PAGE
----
A man facing charges in three separate cases, including one related to a meth lab explosion that left his wife with severe burns, recently accepted a plea deal that could see him spending 13 years in prison.
Jackson Circuit Court Senior Judge Bill Vance approved plea agreements this month in the three cases filed against Keith Warnock, 41, of Brownstown.
The most serious charge Warnock faced involved the meth lab explosion Sept. 7, 2014, at a home he shared with his wife and other family members at 500 W. Spring St. in Brownstown.
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Warnock’s wife, Jill Warnock, was treated and taken to a burn unit at Eskenazi Hospital in Indianapolis after that explosion, which destroyed the home. She was later released.
In January, Keith Warnock was arrested on a charge of dealing in methamphetamine with an explosion as an enhancement, a Level 2 felony, in connection with that incident. A person convicted of that charge faces 10 to 30 years in prison.
Vance sentenced Keith Warnock to 10 years on that charge as part of the plea agreement, which reduced the charge to dealing in methamphetamine, a Level 4 felony.
Warnock also received a two-year prison term after pleading guilty to dealing in methamphetamine, a Level 5 felony, in a second case.
That charge stems from a separate incident involving a pursuit in October 2014. The pursuit began in Seymour as police investigated a report of a 2002 GMC stolen from a residence in the 300 block of East Sixth Street.
Jackson County Officer Rob Henley reported at the time that several motorists were forced off the road during the pursuit, in which speeds reached 100 mph at times. Warnock was arrested after he stopped the vehicle and fled on foot near a residence on County Road 150N near County Road 400E.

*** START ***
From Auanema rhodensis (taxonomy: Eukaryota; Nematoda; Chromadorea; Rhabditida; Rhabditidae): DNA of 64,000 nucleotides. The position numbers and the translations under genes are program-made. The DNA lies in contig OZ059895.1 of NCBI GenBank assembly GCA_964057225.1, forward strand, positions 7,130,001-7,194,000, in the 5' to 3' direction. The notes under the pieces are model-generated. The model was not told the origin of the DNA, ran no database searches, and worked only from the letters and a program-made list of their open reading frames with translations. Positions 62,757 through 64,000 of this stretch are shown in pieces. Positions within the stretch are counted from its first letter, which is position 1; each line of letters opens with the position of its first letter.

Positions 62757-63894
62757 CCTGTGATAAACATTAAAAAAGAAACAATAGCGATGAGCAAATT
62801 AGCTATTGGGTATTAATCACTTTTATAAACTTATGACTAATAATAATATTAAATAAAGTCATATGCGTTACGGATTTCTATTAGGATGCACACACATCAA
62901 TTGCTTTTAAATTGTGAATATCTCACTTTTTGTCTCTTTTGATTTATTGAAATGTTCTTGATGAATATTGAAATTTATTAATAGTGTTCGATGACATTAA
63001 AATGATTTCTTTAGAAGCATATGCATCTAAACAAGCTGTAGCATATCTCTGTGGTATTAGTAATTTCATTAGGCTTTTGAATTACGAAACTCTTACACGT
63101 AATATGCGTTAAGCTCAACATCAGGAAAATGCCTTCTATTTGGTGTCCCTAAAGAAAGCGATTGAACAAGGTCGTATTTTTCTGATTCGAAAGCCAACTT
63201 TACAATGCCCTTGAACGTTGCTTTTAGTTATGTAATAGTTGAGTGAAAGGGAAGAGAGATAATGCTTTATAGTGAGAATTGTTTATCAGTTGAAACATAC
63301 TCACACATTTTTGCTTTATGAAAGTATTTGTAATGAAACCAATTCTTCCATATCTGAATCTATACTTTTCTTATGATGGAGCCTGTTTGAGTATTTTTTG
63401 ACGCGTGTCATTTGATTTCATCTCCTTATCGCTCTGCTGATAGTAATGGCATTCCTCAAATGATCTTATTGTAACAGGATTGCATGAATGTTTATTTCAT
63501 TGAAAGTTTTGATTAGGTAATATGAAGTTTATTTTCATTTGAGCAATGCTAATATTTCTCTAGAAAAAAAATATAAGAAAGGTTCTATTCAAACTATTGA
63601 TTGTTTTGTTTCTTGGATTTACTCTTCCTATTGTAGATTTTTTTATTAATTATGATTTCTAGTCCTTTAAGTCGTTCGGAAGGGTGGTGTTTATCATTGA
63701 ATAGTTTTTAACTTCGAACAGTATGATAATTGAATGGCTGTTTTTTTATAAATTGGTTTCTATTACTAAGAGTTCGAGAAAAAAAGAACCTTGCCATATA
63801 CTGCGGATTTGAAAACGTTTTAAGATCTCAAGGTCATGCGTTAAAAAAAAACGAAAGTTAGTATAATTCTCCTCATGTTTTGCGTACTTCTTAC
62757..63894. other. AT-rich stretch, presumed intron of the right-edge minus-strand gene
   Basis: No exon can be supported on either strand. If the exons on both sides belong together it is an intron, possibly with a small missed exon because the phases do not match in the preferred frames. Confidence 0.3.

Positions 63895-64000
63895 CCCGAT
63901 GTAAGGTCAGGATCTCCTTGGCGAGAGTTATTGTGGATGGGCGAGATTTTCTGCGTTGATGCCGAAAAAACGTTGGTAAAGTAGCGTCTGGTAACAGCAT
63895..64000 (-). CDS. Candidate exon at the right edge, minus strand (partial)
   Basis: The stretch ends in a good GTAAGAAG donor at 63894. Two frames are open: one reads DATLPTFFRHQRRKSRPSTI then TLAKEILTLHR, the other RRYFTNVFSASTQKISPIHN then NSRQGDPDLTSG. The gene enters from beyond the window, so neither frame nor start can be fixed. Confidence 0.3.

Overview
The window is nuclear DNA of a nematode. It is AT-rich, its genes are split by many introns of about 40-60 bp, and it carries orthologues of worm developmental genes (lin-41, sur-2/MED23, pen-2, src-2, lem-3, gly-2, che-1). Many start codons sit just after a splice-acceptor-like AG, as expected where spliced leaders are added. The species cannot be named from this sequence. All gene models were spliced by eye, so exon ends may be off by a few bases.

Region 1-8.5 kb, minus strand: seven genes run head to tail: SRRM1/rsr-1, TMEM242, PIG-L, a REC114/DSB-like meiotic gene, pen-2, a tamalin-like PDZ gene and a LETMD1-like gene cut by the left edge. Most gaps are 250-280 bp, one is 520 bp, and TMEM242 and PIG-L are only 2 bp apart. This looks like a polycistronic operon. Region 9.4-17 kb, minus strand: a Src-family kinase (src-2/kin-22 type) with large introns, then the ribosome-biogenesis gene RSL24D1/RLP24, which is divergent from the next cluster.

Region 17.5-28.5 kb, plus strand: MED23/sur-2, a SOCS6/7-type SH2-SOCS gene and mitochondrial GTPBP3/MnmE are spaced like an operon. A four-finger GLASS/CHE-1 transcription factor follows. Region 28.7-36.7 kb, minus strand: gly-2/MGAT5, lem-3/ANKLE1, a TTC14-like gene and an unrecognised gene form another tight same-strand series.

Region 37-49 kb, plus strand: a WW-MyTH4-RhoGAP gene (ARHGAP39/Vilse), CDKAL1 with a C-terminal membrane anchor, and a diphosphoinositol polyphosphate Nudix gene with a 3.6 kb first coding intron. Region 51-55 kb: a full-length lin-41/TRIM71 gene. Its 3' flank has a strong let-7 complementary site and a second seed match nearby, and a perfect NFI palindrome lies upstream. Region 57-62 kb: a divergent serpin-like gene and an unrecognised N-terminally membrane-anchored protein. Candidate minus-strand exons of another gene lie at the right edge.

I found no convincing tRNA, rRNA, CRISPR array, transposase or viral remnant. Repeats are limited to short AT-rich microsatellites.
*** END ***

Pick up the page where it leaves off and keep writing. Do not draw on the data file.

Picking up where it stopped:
Brownstown Officer Joe Kelly eventually used a stun gun to stop Warnock.
Jill Warnock, who was in the vehicle during the pursuit, also was arrested on a theft charge in a unrelated case at that time. She later received a six-month sentence in that case.
As part of the plea agreement in the case involving the pursuit, the state agreed to drop eight charges Keith Warnock also faced — a second Level 5 felony for dealing in methamphetamine; three Level 6 felonies for resisting law enforcement; three Class A misdemeanors — criminal recklessness (aggressive driving), criminal mischief and possession of paraphernalia; and a Class B misdemeanor charge of possession of marijuana.
Keith Warnock also received a one-year prison term from Vance after pleading guilty to resisting law enforcement, a Level 6 felony, in a third case. The state dismissed a second resisting law enforcement charge and a possession of paraphernalia charge in that case. Warnock received 183 days of credit time and 183 days of good time credit in that case.
Vance ordered Warnock to serve all three sentences consecutively.